Doe v. United States, No. 15-1967 (2d Cir. 2016)

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Justia Opinion Summary

Seven years after her term of probation ended, petitioner moved to have her conviction for health care fraud expunged because her conviction prevented her from getting or keeping a job as a home health aide. At issue is whether the district court has ancillary jurisdiction to expunge all records of a valid conviction. The district court relied on States v. Schnitzer and Kokkonen v. Guardian Life Insurance Company of Americas and held that it had ancillary jurisdiction to consider and grant petitioner's motion. However, the court held that Schnitzer only applies to arrest records after an order of dismissal. Therefore, the district court lacked jurisdiction to consider petitioner's motion to expunge records of a valid conviction. The court vacated and remanded with instructions.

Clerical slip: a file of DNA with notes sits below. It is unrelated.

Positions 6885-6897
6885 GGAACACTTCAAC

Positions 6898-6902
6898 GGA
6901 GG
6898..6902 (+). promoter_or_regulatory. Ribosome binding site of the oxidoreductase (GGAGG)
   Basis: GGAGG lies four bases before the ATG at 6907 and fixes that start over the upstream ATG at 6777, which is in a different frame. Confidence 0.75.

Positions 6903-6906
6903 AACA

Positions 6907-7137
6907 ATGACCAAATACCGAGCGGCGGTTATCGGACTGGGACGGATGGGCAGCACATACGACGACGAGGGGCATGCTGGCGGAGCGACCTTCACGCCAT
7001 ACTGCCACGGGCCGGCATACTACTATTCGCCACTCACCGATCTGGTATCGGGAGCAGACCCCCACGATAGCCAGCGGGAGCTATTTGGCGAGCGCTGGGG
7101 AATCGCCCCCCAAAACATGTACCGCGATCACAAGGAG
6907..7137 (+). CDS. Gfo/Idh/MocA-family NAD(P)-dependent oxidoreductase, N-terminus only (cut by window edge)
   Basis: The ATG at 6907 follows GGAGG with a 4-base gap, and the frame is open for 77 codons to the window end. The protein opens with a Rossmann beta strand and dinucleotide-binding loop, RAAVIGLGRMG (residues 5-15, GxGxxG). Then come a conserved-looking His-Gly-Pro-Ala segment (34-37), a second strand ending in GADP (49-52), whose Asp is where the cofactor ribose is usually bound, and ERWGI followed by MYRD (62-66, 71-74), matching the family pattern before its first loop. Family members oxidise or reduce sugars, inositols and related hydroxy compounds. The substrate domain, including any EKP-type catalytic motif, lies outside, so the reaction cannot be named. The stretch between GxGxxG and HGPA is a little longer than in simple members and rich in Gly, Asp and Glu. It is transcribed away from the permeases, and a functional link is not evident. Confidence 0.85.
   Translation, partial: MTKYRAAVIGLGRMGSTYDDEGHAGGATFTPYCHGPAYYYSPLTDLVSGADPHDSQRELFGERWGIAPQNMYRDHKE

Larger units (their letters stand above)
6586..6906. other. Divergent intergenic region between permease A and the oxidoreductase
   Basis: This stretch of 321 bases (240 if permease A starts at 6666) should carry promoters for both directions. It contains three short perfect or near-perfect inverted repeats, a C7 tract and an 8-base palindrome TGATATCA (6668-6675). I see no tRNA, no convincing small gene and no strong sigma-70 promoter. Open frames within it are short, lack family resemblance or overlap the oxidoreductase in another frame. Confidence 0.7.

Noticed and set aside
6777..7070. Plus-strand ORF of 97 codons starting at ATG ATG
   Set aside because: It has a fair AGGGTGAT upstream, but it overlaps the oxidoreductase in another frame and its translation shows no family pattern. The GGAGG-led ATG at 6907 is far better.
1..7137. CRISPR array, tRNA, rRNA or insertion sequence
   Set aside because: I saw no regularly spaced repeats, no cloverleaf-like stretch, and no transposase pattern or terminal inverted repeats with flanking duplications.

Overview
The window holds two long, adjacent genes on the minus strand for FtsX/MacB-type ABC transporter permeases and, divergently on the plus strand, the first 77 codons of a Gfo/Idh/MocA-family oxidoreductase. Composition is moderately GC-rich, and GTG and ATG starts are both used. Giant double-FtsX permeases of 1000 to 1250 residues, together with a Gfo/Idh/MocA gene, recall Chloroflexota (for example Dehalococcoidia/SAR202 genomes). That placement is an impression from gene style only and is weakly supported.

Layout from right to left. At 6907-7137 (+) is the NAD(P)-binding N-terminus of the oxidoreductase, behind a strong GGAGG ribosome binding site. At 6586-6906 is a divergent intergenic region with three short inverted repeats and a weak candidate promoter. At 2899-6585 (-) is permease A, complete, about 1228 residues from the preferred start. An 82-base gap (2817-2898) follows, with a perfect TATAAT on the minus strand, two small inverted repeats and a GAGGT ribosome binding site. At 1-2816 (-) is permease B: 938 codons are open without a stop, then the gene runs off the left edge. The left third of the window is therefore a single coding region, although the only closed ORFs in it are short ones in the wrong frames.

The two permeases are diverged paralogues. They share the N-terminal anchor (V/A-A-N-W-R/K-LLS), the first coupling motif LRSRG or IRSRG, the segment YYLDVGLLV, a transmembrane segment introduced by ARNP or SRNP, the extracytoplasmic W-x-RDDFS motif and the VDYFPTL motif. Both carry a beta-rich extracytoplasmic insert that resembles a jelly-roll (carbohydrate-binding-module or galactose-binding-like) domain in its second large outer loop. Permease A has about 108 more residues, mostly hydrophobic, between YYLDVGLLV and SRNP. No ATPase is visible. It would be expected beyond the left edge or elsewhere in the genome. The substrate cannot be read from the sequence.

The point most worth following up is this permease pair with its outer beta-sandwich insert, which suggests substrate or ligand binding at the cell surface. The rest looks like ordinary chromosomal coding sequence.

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15-1967-cr Doe v. United States 1 2 3 4 5 6 7 8 9 10 11 12 13 14 15 16 17 18 19 20 21 22 23 24 25 26 27 28 29 30 31 32 33 34 35 36 37 38 UNITED STATES COURT OF APPEALS FOR THE SECOND CIRCUIT August Term, 2015 (Argued: April 7, 2016 Decided: August 11, 2016) Docket No. 15 1967 cr _____________________________________ JANE DOE, 14 MC 1412, Petitioner Appellee, v. UNITED STATES OF AMERICA, Respondent Appellant. _____________________________________ Before: POOLER, LIVINGSTON, and LOHIER, Circuit Judges. In this appeal we address whether a district court has ancillary jurisdiction to expunge all records of a valid conviction. In 2001 petitioner appellee Jane Doe was convicted in the United States District Court for the Eastern District of New York (Gleeson, J.) of health care fraud and was sentenced principally to five years’ probation. In 2014 Doe moved to expunge all records of her conviction because it prevented her from getting or keeping a job as a home health aide. Relying on this Court’s decision in United States v. Schnitzer, 567 F.2d 536 (2d Cir. 1977), the District Court held that it had jurisdiction to entertain Doe’s motion and granted it. Because we conclude that Schnitzer applies only to arrest records, we hold that the District Court lacked jurisdiction to consider 1 15-1967-cr Doe v. United States 1 2 3 4 5 6 7 8 9 10 11 12 13 14 Doe’s motion. We therefore VACATE and REMAND with instructions to dismiss Doe’s motion for lack of jurisdiction. Judge LIVINGSTON concurs in a separate opinion. NOAM BIALE (Michael Tremonte, Emily Burgess, Sher Tremonte LLP, New York, NY; Bernard H. Udell, Brooklyn, NY, on the brief), Sher Tremonte LLP, New York, NY, for Petitioner Appellee. BRADLEY T. KING (David C. James, on the brief), Assistant United States Attorneys, for Robert L. Capers, United States Attorney for the Eastern District of New York, Brooklyn, NY. 15 16 17 Gabriel P. Harvis, Alex Lesman, Harvis & Fett LLP, New York, NY; for amicus curiae The Association of the Bar of the City of New York. 18 19 20 21 Leigh A. Krahenbuhl, Jones Day, Chicago, IL; Lawrence D. Rosenberg, Paul V. Lettow, Jones Day, Washington, DC; for amicus curiae Collateral Consequences Resource Center, Inc. 22 23 24 25 26 27 28 29 30 31 32 33 34 Judith Whiting (Estee Konor, Emily Hoffman, on the brief), The Community Service Society of New York, New York, NY; Deborah H. Karpatkin, New York, NY; for amici curiae The Community Service Society of New York, National Employment Lawyers Association of New York, The Bronx Defenders, Center for Community Alternatives, The Fortune Society, The Legal Aid Society, Legal Action Center, MFY Legal Services, National Employment Law Project, Open Hands Legal Services, Sargent Shriver National Center on Poverty Law, Urban Justice Center, Youth Represent. 35 36 37 Frederick M. Oberlander, Montauk, NY; Richard E. Lerner, New York, NY; for amicus curiae Frontiers of Freedom Institute, Inc. 38 39 40 Joel B. Rudin, New York, NY; Harry Sandick, Joshua A. Goldberg, Juvaria S. Khan, Patterson Belknap Webb & Tyler LLP, New York, NY; for 2 15-1967-cr Doe v. United States amici curiae The New York Council of Defense Lawyers & The National Association of Criminal Defense Lawyers. 1 2 3 4 5 LOHIER, Circuit Judge: In this appeal we address whether a district court has ancillary 6 jurisdiction to expunge all records of a valid conviction. The case arises 7 from Jane Doe’s health care fraud conviction in 2001 after a jury trial in the 8 United States District Court for the Eastern District of New York (Gleeson, 9 J.). The District Court sentenced Doe principally to five years’ probation. 10 In 2014, seven years after her term of probation ended, Doe moved to have 11 her record of conviction expunged because her conviction prevented her 12 from getting or keeping a job as a home health aide. Relying on United 13 States v. Schnitzer, 567 F.2d 536 (2d Cir. 1977) and Kokkonen v. Guardian 14 Life Insurance Company of America, 511 U.S. 375 (1994), the District Court 15 held in a decision and order dated May 21, 2015 that it had ancillary 16 jurisdiction to consider and grant Doe’s motion. It then directed the 17 Government to seal all hard copy records and to delete all electronic 18 records of Doe’s conviction. The Government appeals that decision as well 19 as a related order. 3 15-1967-cr Doe v. United States We hold that the District Court lacked jurisdiction to consider Doe’s 1 2 motion to expunge records of a valid conviction. We therefore VACATE 3 and REMAND with instructions to dismiss Doe’s motion for lack of 4 jurisdiction. BACKGROUND 5 6 To resolve this appeal, we accept as true the following facts taken 7 from the District Court’s opinion and order granting Doe’s expungement 8 motion. See Doe v. United States, 110 F. Supp. 3d 448 (E.D.N.Y. 2015). 9 In 1997 Doe, a single mother with no prior criminal history, worked 10 as a home health aide but struggled to pay her rent. Id. at 449 50. That 11 year Doe decided to join an automobile insurance fraud scheme in which 12 she posed as a passenger in a staged car accident. As part of the scheme 13 she feigned injury and recovered $2,500 from a civil claim related to the 14 accident. Id. at 449 50. In 2001 a jury convicted Doe of “knowingly and 15 willfully” participating in a “scheme . . . to defraud any health care benefit 16 program” in violation of 18 U.S.C. § 1347. Id. at 450; 18 U.S.C. § 1347(a)(1). 17 On March 25, 2002, the District Court imposed a sentence of five years’ 4 15-1967-cr Doe v. United States 1 probation and ten months’ home detention, as well as a restitution order of 2 $46,701. Doe, 110 F. Supp. 3d at 450. 3 By 2008 Doe had completed her term of probation. But she could 4 not keep a job in the health care field, the only field in which she sought 5 work. Doe was sometimes hired as a home health worker by employers 6 who did not initially ask whether she had been convicted of a crime. But 7 she was fired when the employers eventually conducted a background 8 check that revealed her conviction. Id. at 451 52. 9 On October 30, 2014, Doe filed a pro se motion asking the District 10 Court to expunge her conviction “because of the undue hardship it has 11 created for her in getting — and especially keeping — jobs.” Id. at 448 49. 12 Doe had by all accounts led an exemplary life since her conviction thirteen 13 years earlier. Id. at 455. 14 Relying first on Schnitzer, 567 F.2d at 539, the District Court 15 determined that it had ancillary jurisdiction to consider Doe’s motion. 16 Doe, 110 F. Supp. 3d at 454 & n.16; see Schnitzer, 567 F.2d at 538 39 17 (holding that “[a] court, sitting in a criminal prosecution, has ancillary 18 jurisdiction to issue protective orders regarding dissemination of arrest 5 15-1967-cr Doe v. United States 1 records,” and that “expungement . . . usually is granted only in extreme 2 circumstances” (quotation marks omitted)). In doing so, the District Court 3 acknowledged that the Supreme Court in Kokkonen had “limited ancillary 4 jurisdiction of collateral proceedings to instances where it is necessary ‘(1) 5 to permit disposition by a single court of claims that are, in varying 6 respects and degrees, factually interdependent,’ and ‘(2) to enable a court 7 to function successfully, that is, to manage its proceedings, vindicate its 8 authority, and effectuate its decrees.’” 110 F. Supp. 3d at 454 n.16 (quoting 9 Kokkonen, 511 U.S. at 379 80). But the District Court determined that 10 11 Doe’s motion satisfied both of these categories. Id. First, the District Court explained, the motion’s “sole focus is the 12 record of the conviction that occurred in this case, and the exercise of 13 discretion it calls for is informed by, inter alia, the facts underlying the 14 conviction and sentence and the extensive factual record created while Doe 15 was under this Court’s supervision for five years.” Id. Second, the court 16 pointed out, “few things could be more essential to ‘the conduct of federal 17 court business’ than the appropriateness of expunging the public records 18 that business creates.” Id. (quoting Kokkonen, 511 U.S. at 381). 6 15-1967-cr Doe v. United States 1 The District Court also cited three reasons why the consequences of 2 Doe’s conviction were “extreme” enough to warrant expungement of her 3 criminal record. First, Doe’s offense of conviction “is distant in time and 4 nature from [her] present life,” and “[s]he has not even been re arrested, 5 let alone convicted, in all th[e] years” since her conviction. Id. at 455 6 (quotation marks omitted). Second, Doe’s “criminal record has had a 7 dramatic adverse impact on her ability to work,” as “[s]he has been 8 terminated from half a dozen [home health aide] jobs because of the record 9 of her conviction” – a difficulty that was “compounded” by the fact that 10 Doe is over 50 years old and black. Id.; see also id. at 449, 452. Third, 11 “[t]here was no specter at the time that she had used her training as a 12 home health aide to help commit or cover up her crime,” and “[t]here is no 13 specter now that she poses a heightened risk to prospective employers in 14 the health care field.” Id. at 457. 15 For these reasons, the District Court granted Doe’s motion and 16 ordered “that the government’s arrest and conviction records, and any 17 other documents relating to this case, be placed in a separate storage 18 facility, and that any electronic copies of these records or documents and 7 15-1967-cr Doe v. United States 1 references to them be deleted from the government’s databases, electronic 2 filing systems, and public record.”1 Id. at 458. This appeal followed. 3 DISCUSSION 4 “Federal courts . . . are courts of limited jurisdiction.” Wynn v. AC 5 6 Rochester, 273 F.3d 153, 157 (2d Cir. 2001). “Even where the parties are 7 satisfied to present their disputes to the federal courts, the parties cannot 8 confer subject matter jurisdiction where the Constitution and Congress 9 have not.” Id. We conclude that the District Court did not have 10 jurisdiction over Doe’s motion pursuant to 18 U.S.C. § 3231 because Doe’s 11 conviction was valid and the underlying criminal case had long since 12 concluded. Citing the Federal Rules of Criminal Procedure, Doe argues that 13 14 federal courts broadly retain subject matter jurisdiction over criminal cases 15 even after judgment has been entered. We agree that certain motions may Although Doe’s petition was termed a motion to “expunge“ her criminal conviction, we agree with Doe and certain amici that the term “expunge” does not accurately describe what the District Court ultimately ordered. In effect, the District Court ordered the records of Doe’s conviction sealed rather than expunged or destroyed. Consistent with the parties’ briefs, however, we use the term “expunge” or “expungement” to resolve the question presented. 1 8 15-1967-cr Doe v. United States 1 be raised after the entry of judgment in criminal cases. We also recognize 2 that the time limits for bringing those motions are often non jurisdictional. 3 But we are not persuaded that the District Court had subject matter 4 jurisdiction to decide Doe’s motion in this case. The relevant Rules of 5 Criminal Procedure all provide for limited jurisdiction over specified types 6 of post judgment motions. See, e.g., Fed. R. Crim. P. 35(b) (allowing 7 motions to reduce a sentence based on substantial assistance to the 8 government). None of these rules remotely suggests, however, that 9 district courts retain jurisdiction over any type of motion years after a 10 11 criminal case has concluded. Nor are we persuaded that the District Court had ancillary 12 jurisdiction to consider Doe’s motion. “The boundaries of ancillary 13 jurisdiction are not easily defined and the cases addressing it are hardly a 14 model of clarity,” but “[a]t its heart, ancillary jurisdiction is aimed at 15 enabling a court to administer justice within the scope of its jurisdiction.” 16 Garcia v. Teitler, 443 F.3d 202, 208 (2d Cir. 2006) (emphasis added) 17 (quotation marks omitted). “Without the power to deal with issues 18 ancillary or incidental to the main action, courts would be unable to 9 15-1967-cr Doe v. United States 1 effectively dispose of the principal case nor do complete justice in the 2 premises.” Id. (quotation marks omitted). 3 With that in mind, we turn briefly to Schnitzer, on which the District 4 Court relied to decide that it had ancillary jurisdiction to grant Doe’s 5 motion. In Schnitzer, the defendant filed a motion to expunge his arrest 6 record following an order of dismissal in his criminal case. After the 7 district court denied his motion, the defendant argued on appeal that the 8 district court lacked jurisdiction to decide his motion in the first place. We 9 rejected the defendant’s argument. We held that “[a] court, sitting in a 10 criminal prosecution, has ancillary jurisdiction to issue protective orders 11 regarding dissemination of arrest records.” 567 F.2d at 538. 12 Although Schnitzer involved an arrest record, the District Court was 13 not alone in thinking that it extends to records of a valid conviction. See 14 United States v. Mitchell, 683 F. Supp. 2d 427, 430 n.10 (E.D. Va. 2010). But 15 we think it is clear that Schnitzer applies only to arrest records after an 16 order of dismissal. See Schnitzer, 567 F.2d at 538 (holding that “[a] court, 17 sitting in a criminal prosecution, has ancillary jurisdiction to issue 18 protective orders regarding dissemination of arrest records” (emphasis 10 15-1967-cr Doe v. United States 1 added)); id. at 539 (noting that “[n]o federal statute provides for the 2 expungement of an arrest record,” but that “expungement lies within the 3 equitable discretion of the court” (emphasis added)). Our reading is 4 supported by the fact that Schnitzer itself relied on decisions that were 5 confined to the expungement of arrest records following dismissal of a 6 criminal case. See Morrow v. District of Columbia, 417 F.2d 728, 741 (D.C. 7 Cir. 1969) (holding that the district court’s exercise of ancillary jurisdiction 8 over a motion to expunge arrest records was proper); United States v. 9 Linn, 513 F.2d 925, 927 (10th Cir. 1975) (same); United States v. Rosen, 343 10 F. Supp. 804, 806 (S.D.N.Y. 1972) (exercising jurisdiction over a motion to 11 expunge arrest records); United States v. Seasholtz, 376 F. Supp. 1288, 1289 12 (N.D. Okla. 1974) (same). In Morrow, for example, the D.C. Circuit 13 explained that “an order regarding dissemination of arrest records in a 14 case dismissed by the court is reasonably necessary to give complete effect 15 to the court’s order of dismissal.” 417 F.2d at 741. We therefore conclude 16 that Schnitzer is confined to the expungement of arrest records following a 17 district court’s order of dismissal and as such does not resolve whether the 11 15-1967-cr Doe v. United States 1 District Court had ancillary jurisdiction to expunge records of a valid 2 conviction in this case. 2 The District Court also cited Kokkonen in support of its decision to 3 4 exercise ancillary jurisdiction over Doe’s motion. In Kokkonen, the 5 Supreme Court determined that a district court had improperly exercised 6 ancillary jurisdiction to enforce a settlement agreement in a civil suit that it 7 had previously closed without expressly retaining jurisdiction to enforce 8 the agreement. As the District Court recognized, the Supreme Court 9 instructed that ancillary jurisdiction may be exercised “for two separate, 10 though sometimes related, purposes: (1) to permit disposition by a single 11 court of claims that are, in varying respects and degrees, factually 12 interdependent, and (2) to enable a court to function successfully, that is, to 13 manage its proceedings, vindicate its authority, and effectuate its decrees.” 14 Kokkonen, 511 U.S. at 379 80. Given the facts in Kokkonen, the Court held 15 that enforcing a settlement agreement upon which the dismissal was Although it is unnecessary for us to decide the issue today, we do not view the Supreme Court’s decision in Kokkonen as necessarily abrogating Schnitzer. To the contrary, exercising ancillary jurisdiction to expunge (seal, delete) arrest records following a district court’s order of dismissal appears to comport with Kokkonen (insofar as it applies to criminal cases) because it may serve to “effectuate [that] decree[].” Kokkonen, 511 U.S. at 380. 2 12 15-1967-cr Doe v. United States 1 predicated fell into neither category. The Court explained that “the facts 2 underlying respondent’s dismissed claim . . . and those underlying its 3 claim for breach of settlement agreement have nothing to do with each 4 other,” and “the only order here was that the suit be dismissed, a 5 disposition that is in no way flouted or imperiled by the alleged breach of 6 the settlement agreement.” Id. at 380. 7 Relying on Kokkonen, Doe argues that the District Court’s exercise 8 of ancillary jurisdiction served to “vindicate its sentencing decree” issued 9 in 2002. Appellee’s Br. 27. The District Court phrased the same point 10 slightly differently by characterizing its original decree as having 11 “sentenced [Doe] to five years of probation supervision, not to a lifetime of 12 unemployment.” Doe, 110 F. Supp. 3d at 457. 13 We reject Doe’s argument. The District Court’s sentence had long 14 ago concluded and its decrees long since expired by the time Doe filed her 15 motion. Under those circumstances, expunging a record of conviction on 16 equitable grounds is entirely unnecessary to “manage [a court’s] 17 proceedings, vindicate its authority, [or] effectuate its decrees.” 18 Kokkonen, 511 U.S. at 380. “Expungement of a criminal record solely on 13 15-1967-cr Doe v. United States 1 equitable grounds, such as to reward a defendant’s rehabilitation and 2 commendable post conviction conduct, does not serve any of th[e] goals” 3 identified in Kokkonen’s second prong. Sumner, 226 F.3d at 1014; see also 4 United States v. Lucido, 612 F.3d 871, 875 (6th Cir. 2010) (holding that a 5 district court lacked jurisdiction to consider a motion to expunge records 6 of a valid indictment and later acquittal because “[t]hese criminal cases 7 have long since been resolved, and there is nothing left to manage, 8 vindicate or effectuate”). 9 Doe alternatively argues that the District Court’s supervision of her 10 criminal proceedings (including the sentence) and its subsequent handling 11 of her motion to expunge her conviction on equitable grounds were 12 “factually interdependent” under Kokkonen, 511 U.S. at 379. We agree 13 that the District Court’s review of Doe’s motion may have depended in 14 part on facts developed in her prior criminal proceeding. See Doe, 110 F. 15 Supp. 3d at 454 n.16 (“[T]he exercise of discretion [that Doe’s expungement 16 motion] calls for is informed by, inter alia, the facts underlying the 17 conviction and sentence and the extensive factual record created while Doe 18 was under this Court s supervision for five years.”). But we fail to see how 14 15-1967-cr Doe v. United States 1 these two analytically and temporally distinct proceedings can be 2 described as “factually interdependent.” 3 To the contrary, a motion to expunge records of a valid conviction 4 on equitable grounds will ordinarily be premised on events that are 5 unrelated to the sentencing and that transpire long after the conviction 6 itself. For example, in this case the facts underlying the District Court’s 7 sentencing were clearly independent of the facts developed in Doe’s 8 motion filed years later. Conversely, the District Court granted Doe’s 9 motion based on facts and events (her repeated efforts to obtain 10 employment) that transpired years after her sentencing and term of 11 probation. Id. at 452, 456 57; see United States v. Coloian, 480 F.3d 47, 52 12 (1st Cir. 2007) (holding that “[a]s in Kokkonen, the original claims brought 13 before the district court in this [criminal] case have nothing to do with the 14 equitable grounds upon which Coloian seeks the expungement of his 15 criminal record”). And the collateral employment consequences Doe faces 16 today arise from the very fact of her conviction, not from the District 17 Court’s sentencing proceedings or Doe’s probationary term. For these 18 reasons, we conclude that Doe’s original sentencing and her motion to 15 15-1967-cr Doe v. United States 1 expunge are not “mutually dependent.” Merriam Webster Dictionary (3d 2 ed.) (defining “interdependent”). 3 Finally, we note that Congress has previously authorized district 4 courts to expunge lawful convictions under certain limited circumstances 5 not present in this case. See 18 U.S.C. § 3607(c) (upon the application of 6 certain drug offenders who have been placed on prejudgment probation 7 and were less than twenty one years old at the time of the offense, “the 8 court shall enter an expungement order” expunging all public “references 9 to his arrest for the offense, the institution of criminal proceedings against 10 him, and the results thereof”); 18 U.S.C. § 5021(b) (repealed 1984) 11 (providing that after sentencing a youth offender to probation, a district 12 court “may thereafter, in its discretion, unconditionally discharge such 13 youth offender from probation . . . which discharge shall automatically set 14 aside the conviction”). We think it significant (though not dispositive) that 15 Congress failed to provide for jurisdiction under the circumstances that 16 exist here. 17 18 In summary, we hold that the District Court’s exercise of ancillary jurisdiction in this case served neither of the goals identified in Kokkonen. 16 15-1967-cr Doe v. United States 1 Our holding is in accord with that of every other sister Circuit to have 2 addressed the issue since Kokkonen. See United States v. Field, 756 F.3d 3 911, 915 16 (6th Cir. 2014); Lucido, 612 F.3d at 875 76; Coloian, 480 F.3d at 4 52; United States v. Meyer, 439 F.3d 855, 859 60 (8th Cir. 2006); United 5 States v. Dunegan, 251 F.3d 477, 480 (3d Cir. 2001); Sumner, 226 F.3d at 6 1014 15.3 7 The unfortunate consequences of Doe’s conviction compel us to 8 offer a few additional observations. First, our holding that the District 9 Court had no authority to expunge the records of a valid conviction in this 10 case says nothing about Congress’s ability to provide for jurisdiction in 11 similar cases in the future. As described above, Congress has done so in 12 other contexts. It might consider doing so again for certain offenders who, 13 like Doe, want and deserve to have their criminal convictions expunged 14 after a period of successful rehabilitation. Second, only a few months ago 15 (while this appeal was pending), the Attorney General of the United States At oral argument, Doe waived any argument in support of sealing only the judicial records of conviction in her case, rather than all available records retained by the Government. See Oral Arg. Tr. 20; cf. Gambale v. Deutsche Bank AG, 377 F.3d 133, 141 42 (2d Cir. 2004). 3 17 15-1967-cr Doe v. United States 1 recognized and aptly described the unfortunate lifelong toll that these 2 convictions often impose on low level criminal offenders: 3 4 5 6 7 8 9 10 11 12 13 14 15 Too often, Americans who have paid their debt to society leave prison only to find that they continue to be punished for past mistakes. They might discover that they are ineligible for student loans, putting an education out of reach. They might struggle to get a driver’s license, making employment difficult to find and sustain. Landlords might deny them housing because of their criminal records – an unfortunately common practice. They might even find that they are not allowed to vote based on misguided state laws that prevent returning citizens from taking part in civic life. Attorney General Loretta E. Lynch Releases Roadmap to Reentry: The 16 Justice Department’s Vision to Reduce Recidivism through Federal 17 Reentry Reforms (Apr. 25, 2016), 18 https://www.justice.gov/opa/speech/attorney general loretta e lynch 19 delivers remarks national reentry week event. “[T]oo often,” the Attorney 20 General said, “the way that our society treats Americans who have come 21 into contact with the criminal justice system . . . turns too many terms of 22 incarceration into what is effectively a life sentence.” Id. 18 15-1967-cr Doe v. United States CONCLUSION 1 2 For the foregoing reasons, we VACATE the District Court’s May 21 3 and 22, 2015 orders and REMAND with instructions to dismiss Doe’s 4 motion for lack of jurisdiction. 19 LIVINGSTON, Circuit Judge, concurring: I concur fully in the majority opinion, with two exceptions. First, I do not join footnote two, addressing whether Kokkonen v. Guardian Life Insurance Co. of America, 511 U.S. 375 (1994), abrogated our decision in United States v. Schnitzer, 567 F.2d 536 (2d Cir. 1977). The majority implies, in dicta, that Schnitzer’s jurisdictional holding may have survived Kokkonen. The weight of authority from other circuits appears to the contrary.1 Regardless of the proper resolution 1 See United States v. Lucido, 612 F.3d 871, 875 76 (6th Cir. 2010) (holding that “federal courts lack ancillary jurisdiction to consider expungement motions directed to the executive branch,” and in the process abrogating a prior Sixth Circuit precedent to the contrary on the basis that it “c[ould not] be reconciled with Kokkonen”); United States v. Coloian, 480 F.3d 47, 51 52 (1st Cir. 2007) (holding that federal jurisdiction does not “provide[] ancillary jurisdiction over equitable orders to expunge because such orders do not fit within Kokkonen’s purposes for ancillary jurisdiction,” and distinguishing Schnitzer on the ground that it “predate[s] Kokkonen . . . which raises questions as to [its] continued viability”); United States v. Meyer, 439 F.3d 855, 859 601 (8th Cir. 2006) (though factually addressing only expungement of a conviction (rather than an arrest record), stating that “[i]n light of the Supreme Court’s instruction narrowing the scope of ancillary jurisdiction in Kokkonen . . . , we are convinced that a district court does not have ancillary jurisdiction to expunge a criminal record based solely on equitable grounds”); United States v. Dunegan, 251 F.3d 477, 479 80 (3d Cir. 2001) (citing Kokkonen for the proposition that “in recent years [the Supreme Court] has held that ancillary jurisdiction is much more limited,” and relying on Kokkonen to hold that “in the absence of any applicable statute enacted by Congress, or an allegation that the criminal proceedings were invalid or illegal, a District Court does not have the jurisdiction to expunge a criminal record, even when ending in an acquittal”); United States v. Sumner, 226 F.3d 1005, 1015 (9th Cir. 2000) (relying on Kokkonen to hold “that a district court does not have ancillary jurisdiction in a criminal case to expunge an arrest or conviction record where the sole basis alleged by the defendant is that he or she seeks equitable relief”); cf. Lucido, 612 F.3d at 876 (listing cases, including Schnitzer, that hold that 1 of this question, having found that Schnitzer is inapposite to this case, I would not further opine on its continued validity. Second, I do not join the majority’s discussion of the merits of affording courts jurisdiction to expunge criminal convictions, which begins on page 17. I am sympathetic to the concerns the majority raises in this dicta, but I note that there are other significant considerations — including the value of governmental and judicial transparency — that must also be assessed in the context of this policy debate. Having concluded that we lack jurisdiction to reach the merits of this case, I would not suggest to Congress how it might go about assessing and weighing these equities. federal courts have jurisdiction to equitably expunge particular criminal records in at least some circumstances, but observing that such authority “comes from decisions that predate Kokkonen . . . or that never discuss or even cite [it]”). 2